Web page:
Friends of two slain Tampa teenagers packed a church Wednesday with their parents and teachers and paid tribute to Calyx and Beau Schenecker in every way they could.
They played instruments and sang Amazing Grace, wore ribbons and shared stories.
They uttered words of comfort for the children's father seated in the front row, Army Col. Parker Schenecker.
And in return, the man left alone by the tragedy faced the crowd and shared his gratitude.
"I can't thank you enough," he said, "for today's moving, loving memorial for my exceptional children and for your tributes through the past few days.
"Whether you wore some blue or Harry Potter glasses, lit a candle, laid a flower or signed a soccer jersey, you honored my children. ...
"The family and I are humbled by your support, grace and overwhelming love for Calyx and Beau. They love you, too. Please don't forget how they lived."
There was no talk of how the two died, or the mother accused of ending their lives.
Julie Powers Schenecker, 50, remains in Falkenburg Road Jail, charged with first-degree murder.
Beau, 13, was shot during a car ride Thursday after school, Tampa police said. His sister Calyx, 16, was shot while she did homework on a computer.
During the celebration of life at the First Baptist Church of Temple Terrace, friends and teachers shared some of the last moments they remembered.
Beau's Liberty Middle School teacher, Daisy Questell, saw him for the last time last Thursday afternoon.
"Do you know that I made the soccer team?" she remembers he asked her. She congratulated him. And he told her, "Goodbye, I'll see you tomorrow."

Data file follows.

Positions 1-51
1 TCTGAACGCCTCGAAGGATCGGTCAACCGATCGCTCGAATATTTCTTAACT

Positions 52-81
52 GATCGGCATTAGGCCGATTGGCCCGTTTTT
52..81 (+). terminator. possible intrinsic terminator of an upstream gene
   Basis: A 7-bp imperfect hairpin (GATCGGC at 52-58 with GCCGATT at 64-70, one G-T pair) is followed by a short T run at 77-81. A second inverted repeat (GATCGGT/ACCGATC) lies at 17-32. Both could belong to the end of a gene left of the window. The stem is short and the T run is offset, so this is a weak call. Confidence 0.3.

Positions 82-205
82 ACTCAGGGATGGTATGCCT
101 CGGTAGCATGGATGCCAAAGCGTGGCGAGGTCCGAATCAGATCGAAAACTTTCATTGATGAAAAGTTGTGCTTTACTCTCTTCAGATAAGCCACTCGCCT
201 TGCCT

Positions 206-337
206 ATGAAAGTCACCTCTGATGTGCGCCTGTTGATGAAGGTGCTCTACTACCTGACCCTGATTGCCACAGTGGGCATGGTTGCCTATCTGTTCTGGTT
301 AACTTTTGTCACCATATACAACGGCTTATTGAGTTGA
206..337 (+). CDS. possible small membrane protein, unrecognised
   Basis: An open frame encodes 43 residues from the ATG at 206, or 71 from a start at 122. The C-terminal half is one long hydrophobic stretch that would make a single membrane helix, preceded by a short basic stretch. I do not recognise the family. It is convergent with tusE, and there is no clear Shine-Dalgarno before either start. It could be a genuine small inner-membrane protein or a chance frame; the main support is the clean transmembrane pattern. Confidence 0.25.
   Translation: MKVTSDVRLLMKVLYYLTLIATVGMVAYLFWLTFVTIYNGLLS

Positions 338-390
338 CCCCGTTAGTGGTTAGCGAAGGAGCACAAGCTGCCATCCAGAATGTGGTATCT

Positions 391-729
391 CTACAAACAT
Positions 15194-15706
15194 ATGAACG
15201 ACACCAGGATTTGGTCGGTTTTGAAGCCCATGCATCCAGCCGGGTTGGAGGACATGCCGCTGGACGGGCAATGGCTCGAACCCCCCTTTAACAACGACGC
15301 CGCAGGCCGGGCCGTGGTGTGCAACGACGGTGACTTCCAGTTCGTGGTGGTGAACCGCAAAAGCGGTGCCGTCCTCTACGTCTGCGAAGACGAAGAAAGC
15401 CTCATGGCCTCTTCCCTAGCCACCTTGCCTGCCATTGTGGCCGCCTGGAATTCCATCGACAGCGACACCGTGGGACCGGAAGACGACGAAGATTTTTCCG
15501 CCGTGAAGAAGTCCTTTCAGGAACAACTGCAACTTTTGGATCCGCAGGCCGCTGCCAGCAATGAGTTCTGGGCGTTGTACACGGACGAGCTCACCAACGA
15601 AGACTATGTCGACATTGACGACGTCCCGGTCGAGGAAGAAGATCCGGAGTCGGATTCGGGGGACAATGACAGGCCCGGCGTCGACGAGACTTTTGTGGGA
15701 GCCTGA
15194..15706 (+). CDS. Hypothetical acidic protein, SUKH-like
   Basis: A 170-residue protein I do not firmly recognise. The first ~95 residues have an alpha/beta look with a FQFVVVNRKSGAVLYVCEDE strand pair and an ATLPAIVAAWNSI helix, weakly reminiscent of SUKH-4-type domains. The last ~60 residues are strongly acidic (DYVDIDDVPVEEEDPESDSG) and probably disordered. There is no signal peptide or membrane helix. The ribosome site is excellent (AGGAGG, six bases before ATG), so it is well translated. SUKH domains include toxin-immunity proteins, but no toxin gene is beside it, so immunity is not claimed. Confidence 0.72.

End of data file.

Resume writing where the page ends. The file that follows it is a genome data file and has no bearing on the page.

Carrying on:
During English class at King High School that day, Calyx wrote an essay: "In life, the journey proves to be more meaningful than the end, and the way you live exposes your own true personality."
The way Calyx lived: Climbing a rock wall without a harness. Crying with hurt legs during the home stretch of a race, but crossing the finish line because her team needed her. Excelling at the highest-level classes at school. Painting. Sculpting. Making her teachers want to give creative assignments just to see what she'd do.
The way Beau lived: Making funny faces. Giving his soccer teammates game-changing pep talks. Befriending kids who had fewer friends. Running around with his jersey over his face every time his team scored.
When she grew up, Calyx was going to live in New York City but spend summers in Thailand among the elephants.
When a soldier came to Beau's school, his teacher Allison Newton remembered, Beau turned to his friends and said: "I want to be in the military. I want to be just like my father."
At several points, Parker Schenecker stood with open arms to hug the speakers — mostly high school students and middle schoolers who called his kids their best friends.
With each little flash of life that unfolded in the stories and photos, the hundreds in the crowd cried and laughed.
They would leave the sanctuary and form a long line to write messages to the departed siblings with multicolored markers. They'd strategize about future ways to honor them. They'd embrace.
But first, at the end of the night, they listened to the church's pastor J.P. Clouse pray about all those things no one had said: "There's a lot of people out here that have real feelings of hurt, questions of why. It's hard," he said. "And that's okay."
And they bowed their heads.
Alexandra Zayas can be reached at firstname.lastname@example.org or (813) 226-3354.